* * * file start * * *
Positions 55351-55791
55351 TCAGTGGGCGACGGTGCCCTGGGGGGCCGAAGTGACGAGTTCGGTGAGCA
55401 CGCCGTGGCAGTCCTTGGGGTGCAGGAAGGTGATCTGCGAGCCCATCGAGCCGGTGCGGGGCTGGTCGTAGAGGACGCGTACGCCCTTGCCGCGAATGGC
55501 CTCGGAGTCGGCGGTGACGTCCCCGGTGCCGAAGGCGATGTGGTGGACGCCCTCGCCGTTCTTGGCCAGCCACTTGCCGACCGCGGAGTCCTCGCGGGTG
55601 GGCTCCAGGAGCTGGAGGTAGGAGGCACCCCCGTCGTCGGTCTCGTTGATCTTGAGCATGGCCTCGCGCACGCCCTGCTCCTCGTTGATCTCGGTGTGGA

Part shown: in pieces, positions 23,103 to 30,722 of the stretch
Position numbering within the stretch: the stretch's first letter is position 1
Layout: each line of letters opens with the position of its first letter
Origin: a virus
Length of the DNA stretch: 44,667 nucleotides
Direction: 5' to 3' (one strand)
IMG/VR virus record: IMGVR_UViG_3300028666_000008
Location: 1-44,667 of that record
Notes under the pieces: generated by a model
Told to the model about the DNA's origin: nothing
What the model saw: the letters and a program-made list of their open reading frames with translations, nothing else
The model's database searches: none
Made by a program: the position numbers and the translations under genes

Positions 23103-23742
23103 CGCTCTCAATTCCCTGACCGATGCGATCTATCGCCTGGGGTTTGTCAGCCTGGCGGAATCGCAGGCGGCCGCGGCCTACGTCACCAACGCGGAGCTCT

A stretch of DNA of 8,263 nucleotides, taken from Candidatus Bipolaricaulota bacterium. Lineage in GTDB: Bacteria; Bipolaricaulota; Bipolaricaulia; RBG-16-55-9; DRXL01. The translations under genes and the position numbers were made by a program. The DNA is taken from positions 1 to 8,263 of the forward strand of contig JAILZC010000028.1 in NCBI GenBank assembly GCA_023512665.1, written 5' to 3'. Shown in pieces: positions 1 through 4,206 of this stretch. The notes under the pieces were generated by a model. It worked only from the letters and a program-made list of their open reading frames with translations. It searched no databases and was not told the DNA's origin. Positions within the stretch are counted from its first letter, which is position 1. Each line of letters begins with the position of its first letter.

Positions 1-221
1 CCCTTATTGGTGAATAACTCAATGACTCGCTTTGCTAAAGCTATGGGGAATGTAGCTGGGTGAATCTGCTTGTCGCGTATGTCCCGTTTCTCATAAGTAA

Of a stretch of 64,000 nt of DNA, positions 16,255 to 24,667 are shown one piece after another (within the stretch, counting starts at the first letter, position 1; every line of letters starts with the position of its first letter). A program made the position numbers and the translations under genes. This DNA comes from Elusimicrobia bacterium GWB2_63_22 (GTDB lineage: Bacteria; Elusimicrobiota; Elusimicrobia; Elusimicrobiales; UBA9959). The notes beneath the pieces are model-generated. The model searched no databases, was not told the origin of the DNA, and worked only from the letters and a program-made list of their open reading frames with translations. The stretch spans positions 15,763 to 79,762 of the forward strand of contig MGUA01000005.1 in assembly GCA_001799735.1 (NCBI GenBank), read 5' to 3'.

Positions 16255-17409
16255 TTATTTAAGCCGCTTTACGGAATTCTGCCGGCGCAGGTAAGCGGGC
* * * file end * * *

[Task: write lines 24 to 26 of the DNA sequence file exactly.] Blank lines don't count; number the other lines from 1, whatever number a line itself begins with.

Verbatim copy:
Of a stretch of 64,000 nt of DNA, positions 16,255 to 24,667 are shown one piece after another (within the stretch, counting starts at the first letter, position 1; every line of letters starts with the position of its first letter). A program made the position numbers and the translations under genes. This DNA comes from Elusimicrobia bacterium GWB2_63_22 (GTDB lineage: Bacteria; Elusimicrobiota; Elusimicrobia; Elusimicrobiales; UBA9959). The notes beneath the pieces are model-generated. The model searched no databases, was not told the origin of the DNA, and worked only from the letters and a program-made list of their open reading frames with translations. The stretch spans positions 15,763 to 79,762 of the forward strand of contig MGUA01000005.1 in assembly GCA_001799735.1 (NCBI GenBank), read 5' to 3'.

Positions 16255-17409
16255 TTATTTAAGCCGCTTTACGGAATTCTGCCGGCGCAGGTAAGCGGGC